- Plus tax, where applicable.
$4.99 from January 1 – 15, 2017 Price increases to $5.99 January 16-31, 2017
- Price increases to $7.50 February 1 – March 31, 2017
- Price Increases to $9.99 April 1, 2017
Usually, when I sell puts, I’m not that enamored of the possibility of taking possession of shares.
Really, all I care about, whether buying shares or selling puts is just how much income I can generate from the position and how much risk is associated with the income production.
When selling puts, I especially like being able to roll them over, just like has been the case recently with Cliffs Natural Resources, where I have some puts that expire next week and that have been rolled over since mid-December, or so.
During that time there were more than a few occasions at which it was looking pretty bleak, but as with most stock positions, if you can wait long enough the good becomes bad and the bad becomes good.
The list of murders laid at the feet of Vladimir Putin has gotten so long now that you need a chart to keep track of them. That’s just what the Association of Former Intelligence Officers produced in a recent edition of its quarterly bulletin, The Intelligencer. To be sure, AFIO, which represents 4,500 former CIA, FBI…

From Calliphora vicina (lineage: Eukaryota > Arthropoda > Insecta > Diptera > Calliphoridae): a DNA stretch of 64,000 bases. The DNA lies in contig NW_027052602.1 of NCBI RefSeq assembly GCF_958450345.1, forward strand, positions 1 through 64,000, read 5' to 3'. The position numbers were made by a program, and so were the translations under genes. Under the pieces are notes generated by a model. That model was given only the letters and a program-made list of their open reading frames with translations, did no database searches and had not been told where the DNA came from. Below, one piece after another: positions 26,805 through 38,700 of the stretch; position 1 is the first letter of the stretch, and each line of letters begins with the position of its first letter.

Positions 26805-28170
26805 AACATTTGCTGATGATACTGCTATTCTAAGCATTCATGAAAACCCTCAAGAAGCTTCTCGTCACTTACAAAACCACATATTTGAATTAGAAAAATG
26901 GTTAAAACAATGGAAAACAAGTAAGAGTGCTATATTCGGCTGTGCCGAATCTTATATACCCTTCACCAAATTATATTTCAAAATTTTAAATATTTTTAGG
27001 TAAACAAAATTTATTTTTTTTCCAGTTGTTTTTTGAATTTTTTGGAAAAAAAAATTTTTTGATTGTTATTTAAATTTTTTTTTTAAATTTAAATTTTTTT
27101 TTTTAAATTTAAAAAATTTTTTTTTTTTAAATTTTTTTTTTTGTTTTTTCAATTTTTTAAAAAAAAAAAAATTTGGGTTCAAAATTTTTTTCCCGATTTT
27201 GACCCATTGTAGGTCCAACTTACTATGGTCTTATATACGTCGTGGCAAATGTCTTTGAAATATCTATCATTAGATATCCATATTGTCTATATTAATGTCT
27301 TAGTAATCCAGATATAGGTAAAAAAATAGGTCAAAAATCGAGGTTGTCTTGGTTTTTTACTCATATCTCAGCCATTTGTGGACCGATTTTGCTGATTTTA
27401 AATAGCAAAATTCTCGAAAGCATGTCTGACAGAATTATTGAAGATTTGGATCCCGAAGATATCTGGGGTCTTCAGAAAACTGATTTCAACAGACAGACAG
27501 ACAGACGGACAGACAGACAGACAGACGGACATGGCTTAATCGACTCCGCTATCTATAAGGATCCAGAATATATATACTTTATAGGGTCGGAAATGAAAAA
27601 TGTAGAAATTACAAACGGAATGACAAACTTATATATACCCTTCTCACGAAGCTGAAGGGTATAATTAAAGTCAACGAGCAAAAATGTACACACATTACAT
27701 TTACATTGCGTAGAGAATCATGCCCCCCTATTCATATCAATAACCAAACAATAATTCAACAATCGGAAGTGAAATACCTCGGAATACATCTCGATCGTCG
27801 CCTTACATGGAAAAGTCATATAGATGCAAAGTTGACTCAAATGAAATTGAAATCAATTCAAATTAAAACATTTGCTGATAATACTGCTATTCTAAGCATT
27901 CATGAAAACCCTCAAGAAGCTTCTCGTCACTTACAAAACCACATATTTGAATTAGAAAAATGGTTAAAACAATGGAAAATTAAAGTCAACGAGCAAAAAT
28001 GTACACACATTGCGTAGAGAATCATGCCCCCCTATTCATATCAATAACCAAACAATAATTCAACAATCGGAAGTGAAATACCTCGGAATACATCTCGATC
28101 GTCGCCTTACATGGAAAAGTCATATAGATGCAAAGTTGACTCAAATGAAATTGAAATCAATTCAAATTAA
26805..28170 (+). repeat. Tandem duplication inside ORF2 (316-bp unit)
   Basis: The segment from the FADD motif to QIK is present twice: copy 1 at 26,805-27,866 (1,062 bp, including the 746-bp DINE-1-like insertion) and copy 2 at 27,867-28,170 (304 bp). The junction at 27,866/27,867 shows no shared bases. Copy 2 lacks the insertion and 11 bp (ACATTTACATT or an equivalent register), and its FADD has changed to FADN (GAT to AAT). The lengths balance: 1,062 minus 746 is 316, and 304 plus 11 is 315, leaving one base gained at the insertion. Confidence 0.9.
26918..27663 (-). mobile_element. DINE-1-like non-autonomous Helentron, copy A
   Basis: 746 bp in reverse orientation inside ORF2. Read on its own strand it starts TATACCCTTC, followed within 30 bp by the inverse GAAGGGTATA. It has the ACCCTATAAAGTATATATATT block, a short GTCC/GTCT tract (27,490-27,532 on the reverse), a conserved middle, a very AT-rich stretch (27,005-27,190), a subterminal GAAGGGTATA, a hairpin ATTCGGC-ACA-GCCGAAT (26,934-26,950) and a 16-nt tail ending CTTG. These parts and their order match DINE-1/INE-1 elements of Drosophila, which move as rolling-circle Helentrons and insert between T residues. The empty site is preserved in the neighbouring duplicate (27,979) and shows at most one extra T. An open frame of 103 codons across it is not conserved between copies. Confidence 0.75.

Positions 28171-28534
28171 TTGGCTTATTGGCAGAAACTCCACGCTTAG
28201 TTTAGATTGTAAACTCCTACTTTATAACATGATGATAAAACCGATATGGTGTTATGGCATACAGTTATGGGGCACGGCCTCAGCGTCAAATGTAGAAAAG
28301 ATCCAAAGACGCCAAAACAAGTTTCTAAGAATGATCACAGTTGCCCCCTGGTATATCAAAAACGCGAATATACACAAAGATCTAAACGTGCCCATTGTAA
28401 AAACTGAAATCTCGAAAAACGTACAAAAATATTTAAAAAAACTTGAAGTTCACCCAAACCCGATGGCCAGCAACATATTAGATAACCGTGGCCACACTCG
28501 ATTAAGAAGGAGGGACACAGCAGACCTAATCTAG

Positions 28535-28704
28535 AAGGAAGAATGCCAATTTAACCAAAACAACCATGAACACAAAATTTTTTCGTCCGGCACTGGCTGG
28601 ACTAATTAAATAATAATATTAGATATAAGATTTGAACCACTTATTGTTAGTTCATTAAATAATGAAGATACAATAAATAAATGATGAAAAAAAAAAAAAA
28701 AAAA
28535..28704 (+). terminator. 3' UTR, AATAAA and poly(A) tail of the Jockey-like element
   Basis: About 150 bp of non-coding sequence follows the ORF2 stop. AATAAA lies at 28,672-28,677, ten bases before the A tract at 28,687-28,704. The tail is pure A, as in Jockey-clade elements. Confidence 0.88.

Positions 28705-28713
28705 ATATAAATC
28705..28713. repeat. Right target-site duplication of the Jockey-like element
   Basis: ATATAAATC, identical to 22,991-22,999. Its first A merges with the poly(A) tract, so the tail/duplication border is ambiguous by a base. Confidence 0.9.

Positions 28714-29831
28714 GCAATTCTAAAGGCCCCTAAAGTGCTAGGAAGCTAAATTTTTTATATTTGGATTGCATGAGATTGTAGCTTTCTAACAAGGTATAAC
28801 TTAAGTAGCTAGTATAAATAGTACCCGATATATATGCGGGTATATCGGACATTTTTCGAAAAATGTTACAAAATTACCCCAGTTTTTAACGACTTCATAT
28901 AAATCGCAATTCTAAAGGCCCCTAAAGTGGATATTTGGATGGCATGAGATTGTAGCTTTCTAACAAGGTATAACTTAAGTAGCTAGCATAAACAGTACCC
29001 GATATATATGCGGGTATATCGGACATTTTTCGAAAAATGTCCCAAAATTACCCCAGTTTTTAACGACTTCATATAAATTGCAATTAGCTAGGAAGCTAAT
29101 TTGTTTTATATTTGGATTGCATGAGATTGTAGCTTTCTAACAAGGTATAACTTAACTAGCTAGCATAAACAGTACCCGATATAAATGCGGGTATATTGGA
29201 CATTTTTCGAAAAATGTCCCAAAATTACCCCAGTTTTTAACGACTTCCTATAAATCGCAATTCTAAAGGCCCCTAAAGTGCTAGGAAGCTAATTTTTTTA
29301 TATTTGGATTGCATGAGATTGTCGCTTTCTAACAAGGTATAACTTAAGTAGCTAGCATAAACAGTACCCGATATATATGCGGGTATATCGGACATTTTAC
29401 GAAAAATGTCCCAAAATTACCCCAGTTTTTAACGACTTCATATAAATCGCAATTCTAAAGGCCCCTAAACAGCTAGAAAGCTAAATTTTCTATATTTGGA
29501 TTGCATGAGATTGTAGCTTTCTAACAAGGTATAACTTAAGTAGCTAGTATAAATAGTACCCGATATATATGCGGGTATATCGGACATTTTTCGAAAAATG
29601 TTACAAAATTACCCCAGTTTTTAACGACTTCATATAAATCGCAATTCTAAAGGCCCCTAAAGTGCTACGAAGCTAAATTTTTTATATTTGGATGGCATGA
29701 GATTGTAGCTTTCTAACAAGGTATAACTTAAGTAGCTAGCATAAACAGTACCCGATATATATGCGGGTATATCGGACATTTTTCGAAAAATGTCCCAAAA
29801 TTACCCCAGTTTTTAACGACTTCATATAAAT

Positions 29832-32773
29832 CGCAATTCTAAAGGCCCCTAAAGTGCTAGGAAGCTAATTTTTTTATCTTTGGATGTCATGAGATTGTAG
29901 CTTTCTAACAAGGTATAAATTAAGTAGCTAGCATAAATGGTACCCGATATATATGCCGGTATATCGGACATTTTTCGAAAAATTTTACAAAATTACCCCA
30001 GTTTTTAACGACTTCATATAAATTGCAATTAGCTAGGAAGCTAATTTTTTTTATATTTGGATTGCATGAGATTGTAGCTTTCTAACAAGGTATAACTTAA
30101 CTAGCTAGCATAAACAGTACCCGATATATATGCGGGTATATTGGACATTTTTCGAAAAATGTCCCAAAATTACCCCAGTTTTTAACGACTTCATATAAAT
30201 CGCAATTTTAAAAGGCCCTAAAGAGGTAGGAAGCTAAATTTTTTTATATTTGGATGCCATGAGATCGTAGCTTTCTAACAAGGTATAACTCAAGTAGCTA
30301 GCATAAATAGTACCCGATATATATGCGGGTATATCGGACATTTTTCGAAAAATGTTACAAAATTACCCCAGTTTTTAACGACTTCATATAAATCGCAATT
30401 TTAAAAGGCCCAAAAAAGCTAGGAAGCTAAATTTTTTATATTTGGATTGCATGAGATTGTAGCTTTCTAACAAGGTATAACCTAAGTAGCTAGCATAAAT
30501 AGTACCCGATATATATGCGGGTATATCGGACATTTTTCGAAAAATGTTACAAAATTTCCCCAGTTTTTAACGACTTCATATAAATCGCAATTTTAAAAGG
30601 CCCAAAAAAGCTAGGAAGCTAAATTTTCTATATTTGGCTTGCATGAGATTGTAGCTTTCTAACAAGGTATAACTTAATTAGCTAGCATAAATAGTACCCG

After last Friday’s best gain for the year, the market is less than 0.5% from its all time high level.
When you get to those kinds of markets, one of three things is likely.
There’s plenty of evidence that shows that new highs beget new highs.
There’s also plenty of evidence that shows that new highs make traders nervous and they lead to profit taking.
It’s hard to go onto new highs if others are cashing in their chips.
Then, there’s always the possibility of treading water while most are just trying to see what the next guy is doing.
As all of this is unfolding, there’s reason to believe that the first possibility has already become true.
We tested and then surpassed the 20,000 level and on the way toppled record after record.
Lately, though, we’ve been treading water, but what we really haven’t seen is much in the way of profit taking.
If you were to listen to all of the talking heads, what we’re in store for right now is the Trump Correction that all expect to come after the Trump Rally.
When Donald Trump this week gave his first press conference since winning the presidential election, he alternately lauded the press and shouted down reporters he didn’t like with jeers such as: “Fake news!” He slipped into stream-of-consciousness rants about everything from Chinese hackers to hidden cameras in hotel rooms “all over the place.” And he denounced…
At a tie that I really want to be conserving cash, I find myself doing odd things.
Saturday night and then again on Sunday, I actually thought about buying options.
In this case, that alone was pretty odd.
What wasn’t odd was that the thought was to buy S&P 500 puts.
They were really pretty inexpensive, reflecting the continuing belief that volatility was extinct and that the market was expecting to go higher and higher.